7 November 1541 – Catherine Howard confined to her chambers

Posted By on November 7, 2014

Tamzin Merchant as Catherine Howard in The Tudors

Tamzin Merchant as Catherine Howard in The Tudors

On 7th November 1541, following their investigation into claims about Catherine Howard’s sexual history, Archbishop Thomas Cranmer and Catherine’s uncle, Thomas Howard, 3rd Duke of Norfolk, visited Hampton Court Palace to interrogate Catherine and to arrange that she should be confined to her chambers there. Catherine would be able to move between chambers in her royal apartments, but she would not be able to leave them. Her jewels were also seized so that they could be inventoried. Her time as queen was drawing to a close.

Realising that she was in big trouble, Catherine burst into tears and became hysterical. Cranmer recorded her state:

“I found her in such lamentation and heaviness, as I never saw no creature; so that it would have pitied any man’s heart in the world to have looked upon her: and in that vehement rage she continued, as they informed me which be about her, from my departure from her unto my return again…”

An interrogation was impossible while Catherine was in such a state, so Cranmer arranged to come back the following day. He could not help but pity the young queen.

Also on this day in history…

  • 1485 – Richard III and his supporters were attainted at Henry VII’s first Parliament.

Update on Cor Rotto: A Novel of Catherine Carey

Just to let you know that the paperback of Cor Rotto is now available on Amazon. Click here for Amazon.com and click here for Amazon UK. It’s also available on Kindle.

Notes and Sources

  • LP xvi. 1331, 1333
  • The Remains of Thomas Cranmer, Archbishop of Canterbury, Volume 1, p307-308

3 thoughts on “7 November 1541 – Catherine Howard confined to her chambers”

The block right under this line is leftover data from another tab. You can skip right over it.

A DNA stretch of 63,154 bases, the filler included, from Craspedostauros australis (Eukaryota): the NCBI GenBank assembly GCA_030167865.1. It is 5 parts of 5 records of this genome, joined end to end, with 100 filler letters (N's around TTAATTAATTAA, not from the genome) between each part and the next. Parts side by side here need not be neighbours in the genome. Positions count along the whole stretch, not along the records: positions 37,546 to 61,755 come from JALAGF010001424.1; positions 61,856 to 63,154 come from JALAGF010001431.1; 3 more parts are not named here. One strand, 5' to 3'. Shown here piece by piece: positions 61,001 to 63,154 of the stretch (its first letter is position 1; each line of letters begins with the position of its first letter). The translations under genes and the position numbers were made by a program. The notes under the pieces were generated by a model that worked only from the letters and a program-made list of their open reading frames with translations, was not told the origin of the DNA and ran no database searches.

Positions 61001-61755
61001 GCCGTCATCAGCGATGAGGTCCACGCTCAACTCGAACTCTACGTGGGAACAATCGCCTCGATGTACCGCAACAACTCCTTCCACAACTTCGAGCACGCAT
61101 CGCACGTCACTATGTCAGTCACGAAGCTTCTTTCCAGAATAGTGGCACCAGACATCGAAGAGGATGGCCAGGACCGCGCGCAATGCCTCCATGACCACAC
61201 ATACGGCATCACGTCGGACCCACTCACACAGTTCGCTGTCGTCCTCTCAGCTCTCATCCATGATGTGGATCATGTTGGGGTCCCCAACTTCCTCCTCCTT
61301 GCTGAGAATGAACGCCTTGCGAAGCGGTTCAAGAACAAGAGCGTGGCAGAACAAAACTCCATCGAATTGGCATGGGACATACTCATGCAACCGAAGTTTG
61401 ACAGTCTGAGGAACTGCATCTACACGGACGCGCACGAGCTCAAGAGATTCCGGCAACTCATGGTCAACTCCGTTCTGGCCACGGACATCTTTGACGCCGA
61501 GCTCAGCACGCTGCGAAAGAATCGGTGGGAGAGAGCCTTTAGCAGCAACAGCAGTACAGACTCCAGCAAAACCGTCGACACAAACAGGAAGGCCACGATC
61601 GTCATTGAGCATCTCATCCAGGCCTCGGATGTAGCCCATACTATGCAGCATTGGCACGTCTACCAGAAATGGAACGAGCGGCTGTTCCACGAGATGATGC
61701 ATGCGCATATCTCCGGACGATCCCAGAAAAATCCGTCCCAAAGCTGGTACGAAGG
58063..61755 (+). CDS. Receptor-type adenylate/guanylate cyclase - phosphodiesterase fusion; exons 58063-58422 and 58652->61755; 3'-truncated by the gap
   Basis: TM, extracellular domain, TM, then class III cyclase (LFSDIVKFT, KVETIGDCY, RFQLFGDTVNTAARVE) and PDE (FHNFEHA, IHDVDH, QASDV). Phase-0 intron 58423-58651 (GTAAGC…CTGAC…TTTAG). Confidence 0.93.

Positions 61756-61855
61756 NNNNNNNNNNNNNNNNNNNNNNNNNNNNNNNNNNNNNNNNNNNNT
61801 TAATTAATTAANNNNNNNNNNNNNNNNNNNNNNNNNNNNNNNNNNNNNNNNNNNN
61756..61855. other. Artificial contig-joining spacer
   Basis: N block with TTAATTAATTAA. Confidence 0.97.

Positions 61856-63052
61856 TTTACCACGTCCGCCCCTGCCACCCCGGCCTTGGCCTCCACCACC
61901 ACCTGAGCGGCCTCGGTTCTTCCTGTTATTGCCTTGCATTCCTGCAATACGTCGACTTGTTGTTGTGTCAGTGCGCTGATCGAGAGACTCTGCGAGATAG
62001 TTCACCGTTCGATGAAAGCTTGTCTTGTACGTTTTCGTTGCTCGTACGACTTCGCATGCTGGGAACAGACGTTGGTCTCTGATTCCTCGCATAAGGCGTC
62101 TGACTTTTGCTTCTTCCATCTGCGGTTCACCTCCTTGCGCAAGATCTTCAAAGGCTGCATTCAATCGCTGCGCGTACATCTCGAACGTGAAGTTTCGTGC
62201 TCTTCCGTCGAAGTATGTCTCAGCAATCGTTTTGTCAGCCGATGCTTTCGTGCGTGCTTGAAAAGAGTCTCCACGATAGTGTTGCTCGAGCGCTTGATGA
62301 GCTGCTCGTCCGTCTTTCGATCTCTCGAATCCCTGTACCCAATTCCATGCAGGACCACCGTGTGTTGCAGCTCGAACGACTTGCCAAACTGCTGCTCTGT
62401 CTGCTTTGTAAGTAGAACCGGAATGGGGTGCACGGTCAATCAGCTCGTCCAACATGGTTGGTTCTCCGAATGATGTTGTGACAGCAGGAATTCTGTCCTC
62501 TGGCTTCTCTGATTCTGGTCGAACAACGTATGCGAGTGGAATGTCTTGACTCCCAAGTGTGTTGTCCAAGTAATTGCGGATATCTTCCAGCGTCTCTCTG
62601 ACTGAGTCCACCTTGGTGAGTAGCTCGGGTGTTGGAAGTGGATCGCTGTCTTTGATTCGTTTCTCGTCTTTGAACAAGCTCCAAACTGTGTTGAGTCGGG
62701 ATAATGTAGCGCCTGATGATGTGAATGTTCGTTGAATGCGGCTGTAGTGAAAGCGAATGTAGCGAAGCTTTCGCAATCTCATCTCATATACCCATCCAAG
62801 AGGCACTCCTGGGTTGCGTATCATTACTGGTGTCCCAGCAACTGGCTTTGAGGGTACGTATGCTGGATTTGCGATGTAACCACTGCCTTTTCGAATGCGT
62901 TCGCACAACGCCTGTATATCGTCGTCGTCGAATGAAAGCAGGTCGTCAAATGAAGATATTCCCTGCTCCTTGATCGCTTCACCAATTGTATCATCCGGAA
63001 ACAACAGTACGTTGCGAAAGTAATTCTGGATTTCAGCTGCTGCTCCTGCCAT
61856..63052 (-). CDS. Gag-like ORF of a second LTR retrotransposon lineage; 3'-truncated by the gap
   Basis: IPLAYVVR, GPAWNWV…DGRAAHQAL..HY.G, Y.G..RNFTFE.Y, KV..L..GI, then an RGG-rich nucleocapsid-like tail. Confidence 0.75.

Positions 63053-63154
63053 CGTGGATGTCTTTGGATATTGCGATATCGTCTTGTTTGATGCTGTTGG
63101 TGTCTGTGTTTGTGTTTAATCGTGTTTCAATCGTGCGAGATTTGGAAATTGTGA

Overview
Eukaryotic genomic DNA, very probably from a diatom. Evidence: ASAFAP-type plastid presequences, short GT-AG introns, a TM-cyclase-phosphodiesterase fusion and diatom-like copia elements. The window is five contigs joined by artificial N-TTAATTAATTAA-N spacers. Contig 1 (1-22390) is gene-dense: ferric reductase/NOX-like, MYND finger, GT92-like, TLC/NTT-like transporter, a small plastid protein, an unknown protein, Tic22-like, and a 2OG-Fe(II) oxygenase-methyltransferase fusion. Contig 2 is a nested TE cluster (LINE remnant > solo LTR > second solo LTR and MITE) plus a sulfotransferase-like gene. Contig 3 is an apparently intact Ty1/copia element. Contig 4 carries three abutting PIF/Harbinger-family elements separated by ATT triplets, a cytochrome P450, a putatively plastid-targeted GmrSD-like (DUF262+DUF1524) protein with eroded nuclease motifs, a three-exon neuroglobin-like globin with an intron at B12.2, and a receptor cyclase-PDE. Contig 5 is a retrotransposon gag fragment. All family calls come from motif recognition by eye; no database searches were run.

1. I think I’ve asked before if anyone can explain the duties of a chamberer, such as Mary Lassells carried out, and also if anyone knows anything further about the girl named ?? Baskerville who was apparently living in the maidens’ chamber in Lambeth.
    Would appreciate any information. Thanks

    1. Claire says:

      When I looked up “chamberer” in the dictionary ages ago it said that it was another word for chambermaid, but I’m not sure. Kate Emerson’s research on Tudor women names a Dorothy Baskerville as serving the Dowager Duchess. Under Katherine Tylney, she writes:
      “She was a member of the dowager duchess of Norfolk’s household at Horsham in Sussex and at Lambeth, along with her sister-in-law, Malyn Tylney (née Chambre), Dorothy Baskerville, Margaret Benet, and Alice Wilkes, at the same time Catherine Howard was in the duchess’s care. After Catherine became queen, Katherine Tylney and Alice Restwold were among her chamberers, as was Margaret Morton, who had also been at Lambeth.” http://www.kateemersonhistoricals.com/TudorWomenT.htm

      1. Thanks, Claire,

        I think it comes originally from Lacey Baldwin Smith, but he didn’t give a reference, if I remember rightly.

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